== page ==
Well, there's a lot of questions in one. Let's handle a few:
If your concern is major applications, such as Facebook, Twitter, etc., from major publishers and services, then as long as you're downloading updates from the Play Store, there's no reason to assume you're downloading a possible malicious application. The apps are all digitally signed and scanned by Google. While malware HAS gotten onto the Play Store, it doesn't get on there as updates to major, legitimate apps. It ends up on there as its own unique app from shady publishers, or updates to apps that got sold to a new publisher, etc. If a major app like Twitter or Facebook wants a new permission, you can feel confident it's for a feature and not malicious.
What that doesn't tell you is whether or not you're comfortable feeling paranoid about how that major publisher intends to use that permission. Some people strongly distrust Facebook, and are unwilling to hand those sorts of permissions to them, even though the app isn't strictly malicious, as it's the company they have an issue with. That's more of a personal judgment call than anything else.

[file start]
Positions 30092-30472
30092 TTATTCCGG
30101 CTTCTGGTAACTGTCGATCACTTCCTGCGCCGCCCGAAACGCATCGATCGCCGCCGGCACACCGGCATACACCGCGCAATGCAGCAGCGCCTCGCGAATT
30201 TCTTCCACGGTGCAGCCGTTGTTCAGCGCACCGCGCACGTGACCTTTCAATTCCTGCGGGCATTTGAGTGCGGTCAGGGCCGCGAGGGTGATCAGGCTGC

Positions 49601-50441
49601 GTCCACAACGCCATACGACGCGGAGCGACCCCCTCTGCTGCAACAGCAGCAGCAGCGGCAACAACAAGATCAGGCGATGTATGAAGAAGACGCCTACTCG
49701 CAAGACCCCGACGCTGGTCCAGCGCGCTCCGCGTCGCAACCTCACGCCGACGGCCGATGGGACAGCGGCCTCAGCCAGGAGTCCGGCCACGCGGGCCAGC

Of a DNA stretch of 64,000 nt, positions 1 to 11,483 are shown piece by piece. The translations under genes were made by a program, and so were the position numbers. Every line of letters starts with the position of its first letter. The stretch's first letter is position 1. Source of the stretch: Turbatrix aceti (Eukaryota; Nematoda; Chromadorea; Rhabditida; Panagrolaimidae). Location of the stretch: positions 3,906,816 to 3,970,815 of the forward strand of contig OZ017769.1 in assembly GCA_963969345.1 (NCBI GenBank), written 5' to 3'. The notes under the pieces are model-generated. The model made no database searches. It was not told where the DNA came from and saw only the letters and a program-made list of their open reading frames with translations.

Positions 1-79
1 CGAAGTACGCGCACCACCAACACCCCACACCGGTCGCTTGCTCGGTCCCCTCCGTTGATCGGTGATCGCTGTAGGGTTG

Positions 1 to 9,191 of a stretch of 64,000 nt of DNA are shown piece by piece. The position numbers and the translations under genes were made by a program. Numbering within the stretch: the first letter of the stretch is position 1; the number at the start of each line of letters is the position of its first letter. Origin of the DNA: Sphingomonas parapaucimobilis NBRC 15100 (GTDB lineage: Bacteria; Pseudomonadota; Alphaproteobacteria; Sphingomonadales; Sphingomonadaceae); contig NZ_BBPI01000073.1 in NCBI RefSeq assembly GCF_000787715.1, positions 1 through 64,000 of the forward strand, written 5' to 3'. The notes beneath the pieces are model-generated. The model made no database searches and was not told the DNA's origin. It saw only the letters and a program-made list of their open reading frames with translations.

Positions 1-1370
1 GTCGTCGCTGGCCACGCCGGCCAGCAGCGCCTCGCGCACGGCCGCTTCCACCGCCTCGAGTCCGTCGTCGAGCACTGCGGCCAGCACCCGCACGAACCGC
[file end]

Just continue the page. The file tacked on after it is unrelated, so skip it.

The other priority is to familiarize yourself with what the permissions actually mean (here's a good place to do that from Google), and get a basic understanding of how apps actually function. Some sound scary until you understand why they're necessary. An example was someone I found upset over a keyboard app requiring permission to monitor everything they type, oblivious to the fact that without that permission, it couldn't function as a keyboard. Understanding how apps need to communicate over the network, or be aware of incoming call status in order to pause a game, or being able to review contacts in order to try to suggest new friends based on people you know, or needing access to the camera because they can take photo notes or do video chat, etc., will help you parse which permissions fit within the mission of the app and which ones seem like a stretch to possible data-mining. Google's descriptions tend to focus on the worst-possible scenarios because they have to allow for them. But dialing back and recognizing that, yes, this permission does allow for scenario Z, but it's also the only way they can do scenario A, which is right in line with the goal of the app, will help you figure out when you're being a little paranoid.